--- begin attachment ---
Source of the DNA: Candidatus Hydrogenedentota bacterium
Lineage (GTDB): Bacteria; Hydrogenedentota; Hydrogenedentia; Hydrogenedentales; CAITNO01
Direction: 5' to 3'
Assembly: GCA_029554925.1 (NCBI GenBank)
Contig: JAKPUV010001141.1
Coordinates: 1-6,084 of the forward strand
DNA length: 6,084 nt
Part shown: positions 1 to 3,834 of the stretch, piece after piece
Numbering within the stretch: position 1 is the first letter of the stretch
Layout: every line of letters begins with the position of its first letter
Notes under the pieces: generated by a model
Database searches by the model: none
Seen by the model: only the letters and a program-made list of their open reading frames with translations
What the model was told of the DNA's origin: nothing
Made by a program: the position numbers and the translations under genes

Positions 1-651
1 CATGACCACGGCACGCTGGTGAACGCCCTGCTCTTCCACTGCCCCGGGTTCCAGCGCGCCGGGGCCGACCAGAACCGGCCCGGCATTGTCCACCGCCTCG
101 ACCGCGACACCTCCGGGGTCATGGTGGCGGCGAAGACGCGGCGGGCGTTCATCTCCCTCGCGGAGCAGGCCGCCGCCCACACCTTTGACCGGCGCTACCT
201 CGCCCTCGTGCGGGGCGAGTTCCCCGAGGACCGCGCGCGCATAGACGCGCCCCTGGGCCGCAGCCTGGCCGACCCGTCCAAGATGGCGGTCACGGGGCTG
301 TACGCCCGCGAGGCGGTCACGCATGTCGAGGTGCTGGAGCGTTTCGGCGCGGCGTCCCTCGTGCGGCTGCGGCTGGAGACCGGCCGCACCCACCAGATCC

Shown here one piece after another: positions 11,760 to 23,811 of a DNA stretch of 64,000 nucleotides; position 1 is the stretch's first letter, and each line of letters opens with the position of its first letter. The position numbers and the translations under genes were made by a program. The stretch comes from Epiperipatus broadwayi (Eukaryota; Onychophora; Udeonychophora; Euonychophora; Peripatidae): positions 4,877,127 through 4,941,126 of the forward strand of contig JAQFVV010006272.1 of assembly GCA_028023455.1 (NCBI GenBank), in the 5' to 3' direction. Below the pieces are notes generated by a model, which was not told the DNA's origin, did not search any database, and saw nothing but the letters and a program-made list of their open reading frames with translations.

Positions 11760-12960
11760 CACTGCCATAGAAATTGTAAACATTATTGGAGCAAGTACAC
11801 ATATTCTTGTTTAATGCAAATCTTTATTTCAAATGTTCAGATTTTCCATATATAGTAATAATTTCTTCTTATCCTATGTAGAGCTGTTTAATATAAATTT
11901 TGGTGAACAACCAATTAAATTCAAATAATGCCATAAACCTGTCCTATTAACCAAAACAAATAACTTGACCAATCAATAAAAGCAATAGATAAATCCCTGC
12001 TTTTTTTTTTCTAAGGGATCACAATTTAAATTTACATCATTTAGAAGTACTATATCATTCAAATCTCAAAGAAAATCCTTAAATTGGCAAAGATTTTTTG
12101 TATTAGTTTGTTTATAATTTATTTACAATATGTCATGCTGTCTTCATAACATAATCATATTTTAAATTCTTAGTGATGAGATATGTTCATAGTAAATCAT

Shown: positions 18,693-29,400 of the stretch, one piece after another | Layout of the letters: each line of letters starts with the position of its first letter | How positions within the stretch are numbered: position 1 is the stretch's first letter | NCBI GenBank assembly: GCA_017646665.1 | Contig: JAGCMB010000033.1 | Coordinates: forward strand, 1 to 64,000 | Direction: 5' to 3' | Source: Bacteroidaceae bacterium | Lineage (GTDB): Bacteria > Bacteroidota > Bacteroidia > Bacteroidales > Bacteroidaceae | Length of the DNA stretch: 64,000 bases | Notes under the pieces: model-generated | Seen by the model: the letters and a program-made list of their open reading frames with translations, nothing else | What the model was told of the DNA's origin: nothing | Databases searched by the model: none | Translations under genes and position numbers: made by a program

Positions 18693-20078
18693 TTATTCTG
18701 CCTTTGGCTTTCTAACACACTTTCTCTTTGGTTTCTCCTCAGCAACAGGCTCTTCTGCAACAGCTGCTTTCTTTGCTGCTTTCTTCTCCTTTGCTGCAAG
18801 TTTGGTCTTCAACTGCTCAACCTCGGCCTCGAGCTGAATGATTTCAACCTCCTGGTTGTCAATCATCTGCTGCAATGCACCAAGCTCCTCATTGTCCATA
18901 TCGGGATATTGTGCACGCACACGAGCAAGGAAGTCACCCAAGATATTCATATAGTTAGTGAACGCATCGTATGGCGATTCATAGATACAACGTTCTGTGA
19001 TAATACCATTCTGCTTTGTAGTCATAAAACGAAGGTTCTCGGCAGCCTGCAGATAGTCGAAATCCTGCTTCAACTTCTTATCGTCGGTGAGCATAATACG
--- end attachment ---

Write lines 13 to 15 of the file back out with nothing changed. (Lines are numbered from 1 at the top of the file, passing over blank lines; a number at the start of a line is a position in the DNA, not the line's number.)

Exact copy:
Seen by the model: only the letters and a program-made list of their open reading frames with translations
What the model was told of the DNA's origin: nothing
Made by a program: the position numbers and the translations under genes